About to deliver her first child, Sara Rue has been stocking the baby's nursery with organic bedding and green products. "We tried to get as much organic stuff as we could — mattresses, cleaners. We're learning about it. I wish there was someone who could come to our house and just tell us," says Rue, who's keeping the sex and the name choices secret. "We have a couple of names that we like. We're going to take a look at the baby, and whatever the baby looks like we'll go with that."
Since the writers on her ABC Friday sitcom, "Malibu Country," made her character Kim pregnant as well, "Both of us will give birth this season," says Rue. She's been working one day a week, and finds "it's been really good for me. If I wasn't working I would be obsessing over every little thing so it's good for me to be busy." Plus, she's relishing playing Kim "because anything goes with her. I get to be as over the top as I want to be. It's really kind of a gift."
She raves about her cast mates, calling "Malibu Country" the "nicest set I've ever been on, and I've been on some nice sets. Everyone is really kind to one another. They've all offered to babysit and I plan on taking everyone up on it!"
And read how you can create a green nursery:
- Choose a crib made of solid, sustainable wood, treated with non-toxic paint, finishes, or stains.
- Pick a natural mattress made without petrochemicals, such as those made of wool, organic cotton or 100% natural latex. If you decide to go with a conventional mattress (the natural ones can be a bit more expensive), try to use an organic mattress pad protector as a barrier between baby and the bed. Also, air it out a couple of months before placing it in the crib (for off-gassing).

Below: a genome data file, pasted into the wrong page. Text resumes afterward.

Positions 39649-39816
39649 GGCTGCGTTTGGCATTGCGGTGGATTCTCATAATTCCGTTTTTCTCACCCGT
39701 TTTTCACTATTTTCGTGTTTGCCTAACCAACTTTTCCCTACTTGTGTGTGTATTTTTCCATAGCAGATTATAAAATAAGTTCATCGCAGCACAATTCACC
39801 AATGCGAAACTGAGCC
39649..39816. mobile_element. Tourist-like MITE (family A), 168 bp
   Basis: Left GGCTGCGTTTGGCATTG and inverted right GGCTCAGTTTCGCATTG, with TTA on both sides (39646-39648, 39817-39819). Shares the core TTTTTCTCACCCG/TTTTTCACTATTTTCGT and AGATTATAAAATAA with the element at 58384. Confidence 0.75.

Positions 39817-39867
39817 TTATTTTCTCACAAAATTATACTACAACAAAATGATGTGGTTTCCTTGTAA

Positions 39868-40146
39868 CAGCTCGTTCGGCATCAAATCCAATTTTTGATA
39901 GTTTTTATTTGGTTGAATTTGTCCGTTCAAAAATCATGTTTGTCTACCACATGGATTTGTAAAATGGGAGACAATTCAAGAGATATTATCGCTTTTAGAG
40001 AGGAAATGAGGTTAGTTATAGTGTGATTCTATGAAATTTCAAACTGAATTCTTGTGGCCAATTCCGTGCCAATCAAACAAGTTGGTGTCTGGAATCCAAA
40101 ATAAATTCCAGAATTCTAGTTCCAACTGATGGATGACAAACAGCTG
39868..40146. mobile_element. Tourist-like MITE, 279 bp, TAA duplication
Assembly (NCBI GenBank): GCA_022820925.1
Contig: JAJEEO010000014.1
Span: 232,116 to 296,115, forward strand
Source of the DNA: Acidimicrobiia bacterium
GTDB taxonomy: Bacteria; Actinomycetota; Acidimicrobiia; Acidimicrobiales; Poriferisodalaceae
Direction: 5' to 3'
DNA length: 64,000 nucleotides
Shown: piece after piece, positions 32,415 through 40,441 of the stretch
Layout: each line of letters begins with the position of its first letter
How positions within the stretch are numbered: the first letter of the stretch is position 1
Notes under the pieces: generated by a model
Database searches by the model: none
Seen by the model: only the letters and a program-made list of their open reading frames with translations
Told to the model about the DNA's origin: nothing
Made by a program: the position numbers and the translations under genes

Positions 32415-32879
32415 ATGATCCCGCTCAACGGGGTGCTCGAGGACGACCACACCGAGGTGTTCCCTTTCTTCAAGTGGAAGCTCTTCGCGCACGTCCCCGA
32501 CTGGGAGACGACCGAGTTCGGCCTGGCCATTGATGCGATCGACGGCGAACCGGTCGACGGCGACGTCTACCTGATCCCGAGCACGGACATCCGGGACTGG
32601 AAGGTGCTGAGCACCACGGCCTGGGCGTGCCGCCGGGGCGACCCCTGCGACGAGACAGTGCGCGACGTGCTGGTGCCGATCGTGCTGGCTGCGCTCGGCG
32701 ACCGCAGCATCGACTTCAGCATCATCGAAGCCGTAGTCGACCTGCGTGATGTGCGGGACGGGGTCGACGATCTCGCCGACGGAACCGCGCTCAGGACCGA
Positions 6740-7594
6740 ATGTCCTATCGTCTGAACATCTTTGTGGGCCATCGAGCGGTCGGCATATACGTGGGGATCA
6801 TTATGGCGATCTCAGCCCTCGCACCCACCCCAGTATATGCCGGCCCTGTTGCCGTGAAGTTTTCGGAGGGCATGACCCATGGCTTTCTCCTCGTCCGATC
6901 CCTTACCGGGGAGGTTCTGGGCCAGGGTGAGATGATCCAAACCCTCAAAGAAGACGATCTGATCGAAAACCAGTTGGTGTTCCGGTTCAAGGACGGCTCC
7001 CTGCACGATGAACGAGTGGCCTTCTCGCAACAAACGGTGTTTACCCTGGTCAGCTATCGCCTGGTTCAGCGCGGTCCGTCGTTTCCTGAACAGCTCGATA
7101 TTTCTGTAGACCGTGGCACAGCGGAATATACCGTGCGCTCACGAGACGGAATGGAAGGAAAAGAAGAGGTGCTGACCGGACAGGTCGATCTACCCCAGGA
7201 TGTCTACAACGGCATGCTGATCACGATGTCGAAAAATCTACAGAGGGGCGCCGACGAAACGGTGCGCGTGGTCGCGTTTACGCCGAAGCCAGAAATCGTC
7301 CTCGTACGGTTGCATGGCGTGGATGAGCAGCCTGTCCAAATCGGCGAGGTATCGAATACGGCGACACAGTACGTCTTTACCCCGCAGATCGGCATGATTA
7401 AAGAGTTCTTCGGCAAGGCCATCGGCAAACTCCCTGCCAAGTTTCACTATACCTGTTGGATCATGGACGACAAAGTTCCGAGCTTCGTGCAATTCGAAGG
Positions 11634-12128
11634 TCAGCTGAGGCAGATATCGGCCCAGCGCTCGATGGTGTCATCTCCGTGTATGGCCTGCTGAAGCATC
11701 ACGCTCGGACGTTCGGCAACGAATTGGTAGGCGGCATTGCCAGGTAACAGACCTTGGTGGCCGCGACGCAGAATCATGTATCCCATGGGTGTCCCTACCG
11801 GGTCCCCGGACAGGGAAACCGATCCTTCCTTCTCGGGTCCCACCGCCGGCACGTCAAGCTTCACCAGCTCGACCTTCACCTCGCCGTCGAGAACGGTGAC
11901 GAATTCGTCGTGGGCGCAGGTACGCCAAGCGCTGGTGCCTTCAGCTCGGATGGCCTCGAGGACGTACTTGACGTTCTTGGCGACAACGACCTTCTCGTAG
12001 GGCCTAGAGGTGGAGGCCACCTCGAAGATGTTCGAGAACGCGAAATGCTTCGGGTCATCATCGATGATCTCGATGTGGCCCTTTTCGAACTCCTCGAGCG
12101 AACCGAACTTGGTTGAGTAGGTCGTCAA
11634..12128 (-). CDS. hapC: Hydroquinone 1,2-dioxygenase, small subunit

- Use natural fabrics for the bumper and sheets.
- Wash all bedding with a gentle, natural baby detergent, such as those made by Method or Seventh Generation.
- Choosing which color paint for the walls is a matter of taste; choosing paint with low VOC’s (volatile organic compounds) is a matter of health.
- As paint dries, VOC’s are emitted into the air, giving off gases and chemicals, and creating that strong paint smell. These fumes can be dangerous to a little person’s health.
- Choose paints and primers made with low VOCs
- Try to paint the nursery far in advance, before the baby is born, and open windows to air it out.
- If you live in a house built before 1978, check for lead in the paint (you can test this with a do-it-yourself kit).
- If lead is found, hire professionals who are qualified to correct, and get rid of, lead problems – sanding it or scraping it yourself could hazardously spread lead dust throughout the house.
- Babies breathe more rapidly than adults do, so they get more pollutants into their little lungs (making them more vulnerable to indoor air pollution).
Invest in an air purifier to free the space of chemicals, gases, and household allergens.
Open the windows every day to bring in fresh air and circulate out stale air.